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Hogan creates watchdog unit to combat Maryland school system corruption
Posted by Ann Costantino on 4th September 2018

—– By: Ann Costantino —–

Gov. Larry Hogan (R) signs executive order on Sept. 4 for Office of Education Accountability. Photo Credit: The Baltimore Post

Annapolis, Maryland. – Governor Larry Hogan signed an executive order today, creating an Office of Education Accountability, a “watchdog unit” which will be responsible for overseeing Maryland’s local school districts to ensure that they have proper oversight.

In light of recent scandals involving Baltimore City and Baltimore, Washington, Montgomery and Prince George’s counties, Hogan first announced his plans to introduce a new Accountability in Education Act of 2019 in January, if victorious in the upcoming election, but he said that Maryland children simply cannot wait.

“Our children cannot and should not have to wait until the legislature returns to Annapolis in January; they deserve action beginning right now,” Hogan said.   “So today, I am issuing an executive order which will establish the Office of Education Accountability, an independent watchdog unit.”

He signed the order today and named the new department’s director, Valerie Radomsky, a former Baltimore County high school teacher who has worked in the administration as its Board of Public Works’ coordinator since 2016.

Radomsky will now act as a liaison between local boards of education, the state board of education and Maryland’s concerned citizens.  Hogan said the department will be responsible or analyzing, coordinating and providing recommendations on matters such as procurement improprieties, abuse, neglect, safety, grade fixing, graduation requirements, facilities and budgetary issues.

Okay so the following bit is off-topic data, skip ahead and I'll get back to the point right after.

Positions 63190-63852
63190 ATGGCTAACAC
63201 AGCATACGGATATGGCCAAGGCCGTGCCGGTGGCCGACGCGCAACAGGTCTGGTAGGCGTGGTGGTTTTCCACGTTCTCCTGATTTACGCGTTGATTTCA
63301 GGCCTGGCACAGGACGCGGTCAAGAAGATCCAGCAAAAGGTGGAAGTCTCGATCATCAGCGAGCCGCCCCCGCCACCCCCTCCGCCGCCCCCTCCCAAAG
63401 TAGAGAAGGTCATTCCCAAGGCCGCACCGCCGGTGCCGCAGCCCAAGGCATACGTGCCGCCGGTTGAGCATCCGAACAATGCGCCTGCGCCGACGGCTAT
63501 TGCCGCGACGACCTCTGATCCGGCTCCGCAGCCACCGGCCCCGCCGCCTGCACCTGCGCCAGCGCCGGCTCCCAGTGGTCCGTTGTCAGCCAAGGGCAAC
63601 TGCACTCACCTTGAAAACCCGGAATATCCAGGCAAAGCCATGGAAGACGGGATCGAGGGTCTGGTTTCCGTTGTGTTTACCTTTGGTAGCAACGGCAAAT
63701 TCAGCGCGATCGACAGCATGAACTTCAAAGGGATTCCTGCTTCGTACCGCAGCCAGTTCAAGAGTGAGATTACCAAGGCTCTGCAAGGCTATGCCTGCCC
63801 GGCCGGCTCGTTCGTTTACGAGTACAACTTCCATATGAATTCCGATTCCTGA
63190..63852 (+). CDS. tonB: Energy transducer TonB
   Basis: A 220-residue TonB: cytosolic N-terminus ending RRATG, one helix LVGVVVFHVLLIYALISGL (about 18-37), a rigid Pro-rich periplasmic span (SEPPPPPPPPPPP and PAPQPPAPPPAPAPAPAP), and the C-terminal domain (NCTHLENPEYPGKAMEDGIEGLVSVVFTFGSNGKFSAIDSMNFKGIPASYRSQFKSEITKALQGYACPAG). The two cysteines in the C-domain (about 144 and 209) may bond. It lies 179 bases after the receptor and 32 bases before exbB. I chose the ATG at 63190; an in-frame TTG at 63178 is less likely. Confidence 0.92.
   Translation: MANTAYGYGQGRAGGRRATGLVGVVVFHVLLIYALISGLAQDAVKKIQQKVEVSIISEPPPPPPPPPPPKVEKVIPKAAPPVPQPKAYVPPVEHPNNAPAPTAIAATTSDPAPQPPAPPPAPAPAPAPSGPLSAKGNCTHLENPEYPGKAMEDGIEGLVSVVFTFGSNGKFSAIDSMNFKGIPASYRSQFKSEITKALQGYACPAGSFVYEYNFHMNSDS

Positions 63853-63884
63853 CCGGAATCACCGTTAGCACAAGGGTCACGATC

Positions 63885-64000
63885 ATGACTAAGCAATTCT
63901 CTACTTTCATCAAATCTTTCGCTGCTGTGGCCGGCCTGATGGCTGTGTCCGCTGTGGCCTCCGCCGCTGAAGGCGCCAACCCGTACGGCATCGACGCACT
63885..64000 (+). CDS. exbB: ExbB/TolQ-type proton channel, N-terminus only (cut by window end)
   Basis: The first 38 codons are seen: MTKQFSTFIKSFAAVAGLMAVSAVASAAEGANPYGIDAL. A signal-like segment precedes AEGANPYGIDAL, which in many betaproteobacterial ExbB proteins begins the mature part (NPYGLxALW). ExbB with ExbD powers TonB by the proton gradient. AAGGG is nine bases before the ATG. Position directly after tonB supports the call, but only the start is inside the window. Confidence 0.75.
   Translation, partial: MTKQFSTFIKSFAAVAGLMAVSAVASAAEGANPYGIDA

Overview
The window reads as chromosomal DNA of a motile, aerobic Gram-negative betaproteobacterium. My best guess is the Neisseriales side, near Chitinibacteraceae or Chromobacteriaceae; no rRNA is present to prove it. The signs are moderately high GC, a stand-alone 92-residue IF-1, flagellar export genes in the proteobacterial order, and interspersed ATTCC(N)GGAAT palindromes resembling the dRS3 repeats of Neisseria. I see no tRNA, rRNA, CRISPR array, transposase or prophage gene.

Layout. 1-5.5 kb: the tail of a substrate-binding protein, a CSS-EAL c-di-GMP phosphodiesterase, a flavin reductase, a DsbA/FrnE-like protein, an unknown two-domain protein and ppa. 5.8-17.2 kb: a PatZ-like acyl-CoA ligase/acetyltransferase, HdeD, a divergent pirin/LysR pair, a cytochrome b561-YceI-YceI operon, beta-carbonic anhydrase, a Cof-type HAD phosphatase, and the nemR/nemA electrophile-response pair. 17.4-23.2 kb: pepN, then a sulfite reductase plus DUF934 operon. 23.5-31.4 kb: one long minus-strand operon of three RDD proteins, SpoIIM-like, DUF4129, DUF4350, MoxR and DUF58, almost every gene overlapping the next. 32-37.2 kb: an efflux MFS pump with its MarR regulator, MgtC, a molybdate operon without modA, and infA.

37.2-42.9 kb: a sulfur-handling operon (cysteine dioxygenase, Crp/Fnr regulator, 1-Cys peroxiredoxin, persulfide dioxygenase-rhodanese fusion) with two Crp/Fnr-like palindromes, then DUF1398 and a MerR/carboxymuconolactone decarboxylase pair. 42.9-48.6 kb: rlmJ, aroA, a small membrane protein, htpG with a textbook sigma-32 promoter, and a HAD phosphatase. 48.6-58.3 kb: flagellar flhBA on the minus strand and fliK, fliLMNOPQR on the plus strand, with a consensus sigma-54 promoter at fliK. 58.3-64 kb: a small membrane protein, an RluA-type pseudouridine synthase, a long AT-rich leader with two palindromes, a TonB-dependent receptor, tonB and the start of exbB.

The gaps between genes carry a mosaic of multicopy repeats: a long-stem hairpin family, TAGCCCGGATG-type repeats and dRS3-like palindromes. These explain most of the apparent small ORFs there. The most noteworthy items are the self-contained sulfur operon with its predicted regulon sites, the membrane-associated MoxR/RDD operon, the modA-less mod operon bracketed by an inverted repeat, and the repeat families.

Last January, Hogan introduced the Accountability in Education Act of 2018, but it was shot down by the a majority of legislators.

Hogan said today it was a failure of lawmakers. “The legislators decided that there would be no real accountability at all,” he said.

But when asked how the 2019 version of the act would get passed, Hogan said legislators may feel the pressure to respond now.  The new act will also seek to appoint an Investigator General (IG) which will oversee Maryland’s school systems, as Hogan had also introduced in January.

“Today, I am announcing that on the first day of the legislative session, we will introduce the Accountability in Education Act of 2019, which will create an Office of the State Investigator General,” he said.

Hogan said the IG would be an independent unit at the Maryland State Department of Education.  The investigator would be independently appointed by a commission whose members would be made up of appointments by the governor, senate leader and speaker of the house.

The office will be charged with “investigating complaints of unethical behavior, unprofessional, improper or illegal conduct in our schools,” Hogan said.  And the new independent IG will be able to make inquiries, obtain information via subpoena and hold hearings “in order to get to the truth.”